Commercial building sector in India is expanding rapidly at over 9% per year spurred largely by the strong growth in the services sector;
Electricity consumption in the commercial sector in India at present accounts for about 8% of the total electricity supplied by the Electricity Utilities, and has been growing annually at about 11-12%. This is mainly attributed to the increasing energy intensiveness of newly constructed commercial buildings;
Several studies in the country have shown that energy efficiency is not getting adequate attention when the new buildings are designed. Incorporation of energy efficiency provisions at the design stage of the new buildings is critical and will soon become mandatory – Better to be proactive than keeping in view the Energy Conservation Act 2001 (EC Act), Bureau of Energy Efficiency (BEE) with technical support from USAID under its Energy Conservation and Commercialization (ECO) Project, has developed Energy Conservation Building Codes (ECBC);
ECBC, considering five climatic zones in India, sets the minimum energy performance standards for large commercial buildings that have a connected load of 500 kW or greater or a contract demand of 600 kVA or more, having conditioned area of 1000 sq. m. or more;
Annual energy consumption in the conditioned commercial buildings in the country is estimated to be about 200 kWh or more per sq. m of floor area; Electricity consumption in ECBC compliant buildings can be brought down to 120-160 kWh per sq.m., showing energy saving potential of 20- 40 % depending on the hours of building use during the day, climatic conditions, etc.;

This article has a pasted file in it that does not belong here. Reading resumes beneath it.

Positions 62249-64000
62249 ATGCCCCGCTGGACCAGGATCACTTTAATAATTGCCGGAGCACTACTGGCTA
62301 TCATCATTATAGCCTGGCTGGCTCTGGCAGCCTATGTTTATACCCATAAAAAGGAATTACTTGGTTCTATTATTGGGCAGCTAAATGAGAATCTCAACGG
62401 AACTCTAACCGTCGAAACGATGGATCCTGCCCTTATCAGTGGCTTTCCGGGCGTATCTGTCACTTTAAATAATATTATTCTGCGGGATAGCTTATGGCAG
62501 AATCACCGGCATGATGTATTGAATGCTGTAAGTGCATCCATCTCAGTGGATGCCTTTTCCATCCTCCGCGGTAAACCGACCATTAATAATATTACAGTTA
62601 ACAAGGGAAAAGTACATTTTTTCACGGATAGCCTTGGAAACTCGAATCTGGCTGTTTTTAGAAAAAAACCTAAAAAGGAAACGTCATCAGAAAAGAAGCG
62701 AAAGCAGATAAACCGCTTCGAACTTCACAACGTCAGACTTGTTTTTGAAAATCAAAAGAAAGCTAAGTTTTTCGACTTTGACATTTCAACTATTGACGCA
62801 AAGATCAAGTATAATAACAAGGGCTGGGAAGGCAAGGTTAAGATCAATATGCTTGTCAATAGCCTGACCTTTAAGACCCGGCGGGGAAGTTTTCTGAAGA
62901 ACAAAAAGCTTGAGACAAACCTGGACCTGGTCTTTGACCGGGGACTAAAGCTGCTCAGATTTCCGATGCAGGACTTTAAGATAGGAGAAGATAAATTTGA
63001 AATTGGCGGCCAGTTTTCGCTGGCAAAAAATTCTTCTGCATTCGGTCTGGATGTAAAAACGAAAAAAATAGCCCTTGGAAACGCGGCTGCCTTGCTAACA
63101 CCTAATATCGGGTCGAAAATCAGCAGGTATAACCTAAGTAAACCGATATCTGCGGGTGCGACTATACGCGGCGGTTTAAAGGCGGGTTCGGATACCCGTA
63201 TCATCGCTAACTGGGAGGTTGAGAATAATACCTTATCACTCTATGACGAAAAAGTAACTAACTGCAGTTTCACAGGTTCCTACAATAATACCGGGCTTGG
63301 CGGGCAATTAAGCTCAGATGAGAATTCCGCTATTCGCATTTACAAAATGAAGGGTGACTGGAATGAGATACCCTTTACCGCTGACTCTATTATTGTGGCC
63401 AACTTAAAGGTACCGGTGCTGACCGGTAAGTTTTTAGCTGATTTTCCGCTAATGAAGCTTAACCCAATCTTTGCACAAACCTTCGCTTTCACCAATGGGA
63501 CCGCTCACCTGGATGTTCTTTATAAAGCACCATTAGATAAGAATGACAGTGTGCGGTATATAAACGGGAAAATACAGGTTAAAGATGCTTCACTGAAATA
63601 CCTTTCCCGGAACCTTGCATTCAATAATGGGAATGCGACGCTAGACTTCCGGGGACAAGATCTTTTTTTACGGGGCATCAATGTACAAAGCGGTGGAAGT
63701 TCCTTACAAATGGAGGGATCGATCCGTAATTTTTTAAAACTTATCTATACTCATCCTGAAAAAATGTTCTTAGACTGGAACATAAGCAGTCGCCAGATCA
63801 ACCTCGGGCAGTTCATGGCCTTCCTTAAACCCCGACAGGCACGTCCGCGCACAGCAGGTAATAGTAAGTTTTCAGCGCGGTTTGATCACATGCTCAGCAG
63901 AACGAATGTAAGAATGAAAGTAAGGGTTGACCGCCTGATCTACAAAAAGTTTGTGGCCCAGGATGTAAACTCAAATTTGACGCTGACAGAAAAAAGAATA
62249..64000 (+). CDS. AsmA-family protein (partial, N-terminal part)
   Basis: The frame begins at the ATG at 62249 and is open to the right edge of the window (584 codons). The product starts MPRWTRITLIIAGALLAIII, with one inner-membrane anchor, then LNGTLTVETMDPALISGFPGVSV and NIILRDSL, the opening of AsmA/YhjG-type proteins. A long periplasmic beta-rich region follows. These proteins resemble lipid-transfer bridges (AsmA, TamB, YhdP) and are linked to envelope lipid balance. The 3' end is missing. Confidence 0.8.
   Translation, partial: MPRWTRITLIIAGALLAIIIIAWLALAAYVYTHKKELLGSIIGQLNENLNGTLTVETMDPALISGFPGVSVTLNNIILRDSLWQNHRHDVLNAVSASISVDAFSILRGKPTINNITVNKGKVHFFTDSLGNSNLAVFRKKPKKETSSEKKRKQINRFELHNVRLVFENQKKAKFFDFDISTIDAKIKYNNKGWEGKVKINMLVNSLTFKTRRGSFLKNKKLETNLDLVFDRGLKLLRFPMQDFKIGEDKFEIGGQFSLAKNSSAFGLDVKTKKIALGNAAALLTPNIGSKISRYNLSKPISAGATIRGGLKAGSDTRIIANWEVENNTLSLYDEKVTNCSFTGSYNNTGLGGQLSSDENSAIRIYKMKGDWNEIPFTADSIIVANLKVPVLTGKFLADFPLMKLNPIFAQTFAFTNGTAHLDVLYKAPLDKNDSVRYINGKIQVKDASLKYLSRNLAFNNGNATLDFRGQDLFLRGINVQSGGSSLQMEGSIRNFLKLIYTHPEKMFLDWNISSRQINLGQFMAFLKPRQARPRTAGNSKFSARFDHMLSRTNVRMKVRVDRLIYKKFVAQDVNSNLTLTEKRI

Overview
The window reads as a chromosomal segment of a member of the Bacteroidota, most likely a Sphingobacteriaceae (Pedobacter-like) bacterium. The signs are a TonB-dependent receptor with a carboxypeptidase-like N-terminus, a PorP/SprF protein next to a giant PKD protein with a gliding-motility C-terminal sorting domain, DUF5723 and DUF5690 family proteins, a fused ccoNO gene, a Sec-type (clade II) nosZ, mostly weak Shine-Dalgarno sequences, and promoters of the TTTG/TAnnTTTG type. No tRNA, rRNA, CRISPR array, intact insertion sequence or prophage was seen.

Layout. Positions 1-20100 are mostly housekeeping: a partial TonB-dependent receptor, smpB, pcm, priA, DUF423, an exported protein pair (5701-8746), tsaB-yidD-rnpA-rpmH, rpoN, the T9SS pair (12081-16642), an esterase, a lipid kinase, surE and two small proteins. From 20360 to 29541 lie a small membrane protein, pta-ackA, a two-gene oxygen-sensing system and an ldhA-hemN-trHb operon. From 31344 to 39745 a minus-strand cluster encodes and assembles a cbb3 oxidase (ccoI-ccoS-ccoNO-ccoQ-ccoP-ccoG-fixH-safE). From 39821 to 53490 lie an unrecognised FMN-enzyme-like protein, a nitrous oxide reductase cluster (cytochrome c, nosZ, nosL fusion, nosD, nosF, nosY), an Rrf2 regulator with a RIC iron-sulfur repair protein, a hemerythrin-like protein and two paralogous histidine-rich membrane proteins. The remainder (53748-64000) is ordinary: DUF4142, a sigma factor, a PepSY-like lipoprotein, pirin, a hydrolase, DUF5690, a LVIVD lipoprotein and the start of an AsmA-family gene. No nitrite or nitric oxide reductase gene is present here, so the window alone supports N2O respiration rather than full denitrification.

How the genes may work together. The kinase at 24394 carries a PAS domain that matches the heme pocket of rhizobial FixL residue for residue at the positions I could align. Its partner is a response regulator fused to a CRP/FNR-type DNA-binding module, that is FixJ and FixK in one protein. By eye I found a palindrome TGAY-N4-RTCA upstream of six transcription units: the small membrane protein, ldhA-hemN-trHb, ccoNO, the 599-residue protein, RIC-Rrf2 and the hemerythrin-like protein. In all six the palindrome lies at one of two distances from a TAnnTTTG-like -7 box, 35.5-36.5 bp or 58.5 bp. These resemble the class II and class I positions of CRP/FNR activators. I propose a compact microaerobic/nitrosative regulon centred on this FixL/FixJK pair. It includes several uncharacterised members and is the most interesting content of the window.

Ministry of Power, Government of India launched ECBC 2007 on 27 May 2007 for its implementation in commercial buildings on voluntary basis all over India, with a view to make this mandatory in the next couple of years depending upon the experience gained during the voluntary period;
ECBC encourages energy efficiency for all building components and systems such as building envelope, lighting, heating ventilation and air conditioning (HVAC), service water heating, and electric power and motors within the building facilities, while enhancing the thermal and visual comforts and productivity of the occupants;
ECBC mandates/prescribes U-factor and R values of insulation assembly for five climatic zones in India, Solar Heat Gain Coefficients and Visible Light Transmission levels for fenestration, energy efficiency levels of air conditioning systems, and number of other parameters for ECBC compliance in commercial buildings. In this context, good understanding of ECBC features and application of several developed products and technologies could play an important role in improving energy efficiency in the buildings, leading to energy cost savings for the building owners/users.